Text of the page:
Show jumps are filled with choices when it comes to style, but when it comes to materials consumers have two options: wood or plastic.
Traditional wooden jumps are what most farms and shows use to construct courses. But just because wood is traditional, it’s not necessarily best for everyone. Because of technology developed and improved in the past few decades, the industry offers a plastic jump made of polyvinyl chloride (PVC). PVC jumps are maintenance-free and lightweight, the biggest benefits over traditional wooden fences.
By choosing plastic you won’t be forced to give up style. Many designs are available, including gates, walls, roll tops, flower boxes and coops. In addition, all PVC products are rot-resistant, so you’ll never have to peel the old carpet off to fix that rotting roll top again.
The downside to PVC also is its weight. Yes, lightweight jumps are great for maneuverability, but when you’re building large jumper courses they can be a problem. Lightweight rails that fly away from the jump can be dangerous as can standards that topple more easily than wooden ones.
Although creative horse owners have for years attempted to build their own PVC “jumps” using four-inch PVC pipe from their local home improvement store, be assured that not all PVC is the same. The pipe from the store yellows over time and can shatter into dangerous fragments when hit in the colder weather. That piping is meant to be used underground. It is not designed to be durable in the elements with horses smacking their hooves into it.
JUMP PVC claims to be the first company to successfully harness the technology of PVC for horse jumps. By using additives in virgin PVC, they were able to create a strong, resistant surface. They say that by using virgin PVC instead of ground, recycled PVC, they are better able to determine the additive amounts, thereby controlling the quality of the final product.
JUMP PVC set up their plastic jump business in 1985, and by 1986 their jumps were being used at the Winter Equestrian Festival in Palm Beach and Tampa, Fla.
JUMP PVC offers many different styles and also offers a uniquely colored PVC. The wing and schooling standards along with walls, gates and flower boxes are available in “gray flannel” and “weathered wood.” The gray and brown coloration is impregnated in the material, so the color will not wear off.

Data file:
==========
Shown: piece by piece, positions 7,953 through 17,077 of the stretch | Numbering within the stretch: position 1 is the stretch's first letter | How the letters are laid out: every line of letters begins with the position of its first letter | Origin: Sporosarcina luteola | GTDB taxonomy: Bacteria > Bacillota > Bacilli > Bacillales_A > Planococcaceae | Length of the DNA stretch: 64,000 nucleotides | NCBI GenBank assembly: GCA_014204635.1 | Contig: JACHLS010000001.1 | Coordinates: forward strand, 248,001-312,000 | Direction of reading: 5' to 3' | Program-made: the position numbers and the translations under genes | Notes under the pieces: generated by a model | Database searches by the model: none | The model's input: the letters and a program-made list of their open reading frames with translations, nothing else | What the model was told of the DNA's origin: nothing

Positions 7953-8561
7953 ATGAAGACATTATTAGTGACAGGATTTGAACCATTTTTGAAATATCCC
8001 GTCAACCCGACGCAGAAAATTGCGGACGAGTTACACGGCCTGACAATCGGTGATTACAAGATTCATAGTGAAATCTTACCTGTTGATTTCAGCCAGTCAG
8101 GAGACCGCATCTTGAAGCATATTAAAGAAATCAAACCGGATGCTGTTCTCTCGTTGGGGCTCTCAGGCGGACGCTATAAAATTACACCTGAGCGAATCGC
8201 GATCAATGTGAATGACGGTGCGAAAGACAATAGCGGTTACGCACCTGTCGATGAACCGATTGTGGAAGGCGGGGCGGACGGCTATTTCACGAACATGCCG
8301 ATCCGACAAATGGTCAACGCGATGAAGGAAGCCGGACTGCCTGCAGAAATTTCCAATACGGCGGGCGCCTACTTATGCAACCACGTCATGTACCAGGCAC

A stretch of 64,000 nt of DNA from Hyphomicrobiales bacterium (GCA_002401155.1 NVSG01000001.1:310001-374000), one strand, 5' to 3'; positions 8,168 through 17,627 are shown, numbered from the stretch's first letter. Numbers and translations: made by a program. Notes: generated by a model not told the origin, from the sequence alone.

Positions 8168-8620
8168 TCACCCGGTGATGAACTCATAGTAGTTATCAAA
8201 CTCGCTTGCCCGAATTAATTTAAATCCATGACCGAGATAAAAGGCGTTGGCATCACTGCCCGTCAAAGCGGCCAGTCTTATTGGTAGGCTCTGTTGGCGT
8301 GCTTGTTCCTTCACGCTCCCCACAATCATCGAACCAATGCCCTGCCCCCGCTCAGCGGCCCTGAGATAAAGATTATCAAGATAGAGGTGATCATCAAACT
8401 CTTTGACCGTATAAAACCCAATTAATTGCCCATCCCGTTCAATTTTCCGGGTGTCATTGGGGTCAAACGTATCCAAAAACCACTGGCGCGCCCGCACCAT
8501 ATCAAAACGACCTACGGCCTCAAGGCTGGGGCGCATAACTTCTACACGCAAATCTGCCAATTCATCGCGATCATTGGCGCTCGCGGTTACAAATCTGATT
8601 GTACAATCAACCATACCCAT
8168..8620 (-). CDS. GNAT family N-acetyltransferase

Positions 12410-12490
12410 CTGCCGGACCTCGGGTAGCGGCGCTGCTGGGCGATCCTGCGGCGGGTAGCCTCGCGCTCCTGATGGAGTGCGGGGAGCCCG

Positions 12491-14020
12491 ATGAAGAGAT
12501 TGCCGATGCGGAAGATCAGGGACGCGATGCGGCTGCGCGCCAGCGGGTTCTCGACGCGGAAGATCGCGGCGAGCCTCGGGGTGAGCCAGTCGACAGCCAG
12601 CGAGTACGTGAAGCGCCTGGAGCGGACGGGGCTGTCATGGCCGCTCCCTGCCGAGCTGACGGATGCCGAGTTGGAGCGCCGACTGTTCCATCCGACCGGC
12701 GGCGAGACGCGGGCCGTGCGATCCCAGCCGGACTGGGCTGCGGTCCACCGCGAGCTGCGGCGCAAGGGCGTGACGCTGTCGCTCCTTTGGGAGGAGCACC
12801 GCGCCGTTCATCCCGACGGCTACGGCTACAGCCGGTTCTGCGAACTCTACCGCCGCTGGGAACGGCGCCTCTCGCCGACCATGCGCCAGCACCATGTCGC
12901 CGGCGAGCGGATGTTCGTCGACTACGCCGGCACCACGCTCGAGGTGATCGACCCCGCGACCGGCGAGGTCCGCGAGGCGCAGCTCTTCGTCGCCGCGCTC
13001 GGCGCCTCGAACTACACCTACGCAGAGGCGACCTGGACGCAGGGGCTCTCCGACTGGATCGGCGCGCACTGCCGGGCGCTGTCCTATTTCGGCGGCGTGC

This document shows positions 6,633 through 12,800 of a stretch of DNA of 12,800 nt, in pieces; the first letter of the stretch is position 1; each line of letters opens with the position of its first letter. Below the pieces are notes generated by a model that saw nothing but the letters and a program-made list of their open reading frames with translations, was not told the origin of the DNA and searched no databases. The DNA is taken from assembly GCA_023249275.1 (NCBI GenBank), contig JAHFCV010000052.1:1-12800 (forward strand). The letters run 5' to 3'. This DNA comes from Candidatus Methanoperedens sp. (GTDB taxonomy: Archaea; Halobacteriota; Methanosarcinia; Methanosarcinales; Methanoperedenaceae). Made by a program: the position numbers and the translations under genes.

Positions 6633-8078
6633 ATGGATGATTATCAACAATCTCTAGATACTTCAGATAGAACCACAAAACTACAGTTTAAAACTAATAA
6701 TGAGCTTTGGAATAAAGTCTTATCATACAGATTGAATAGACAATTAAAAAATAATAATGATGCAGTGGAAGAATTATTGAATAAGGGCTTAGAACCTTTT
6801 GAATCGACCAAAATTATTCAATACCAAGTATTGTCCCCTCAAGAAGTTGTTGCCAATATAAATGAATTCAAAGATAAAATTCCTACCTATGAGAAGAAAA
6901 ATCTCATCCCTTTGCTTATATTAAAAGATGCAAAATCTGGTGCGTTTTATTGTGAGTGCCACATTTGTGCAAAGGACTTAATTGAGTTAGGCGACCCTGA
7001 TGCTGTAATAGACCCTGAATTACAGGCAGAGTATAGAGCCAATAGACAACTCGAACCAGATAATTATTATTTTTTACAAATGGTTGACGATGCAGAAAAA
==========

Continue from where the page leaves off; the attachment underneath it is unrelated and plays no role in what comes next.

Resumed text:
A more recent competitor in the PVC market is JUMPS USA. JUMPS USA also markets through tack shops, which allows consumers to examine the jumps in person. If your local tack shop doesn’t carry them, see if they can get a sample jump sent in.
We find these two companies, JUMP PVC and JUMPS USA, are leaders in the industry for a versatile line of jumps. They both design and construct quality products with prices that are almost identical.
Silk Tree Manufacturing, based in Dillwyn, Va., doesn’t make standards or rails, but it does make well-designed cavaletti in addition to a line of dressage products, such as plastic arenas, cones and arena letters (see August 1998). As a piece of equipment that takes a beating and is used frequently, the design of your cavaletti is critical.
The cross design on Silk Tree’s 4×4 legs is constructed to easily adjust to three different heights. The cavaletti are eight feet long and can also be stacked to create small jumps. There is nothing to fall apart while moving them because the legs are attached to the pole. It is a traditional design made of a modern product.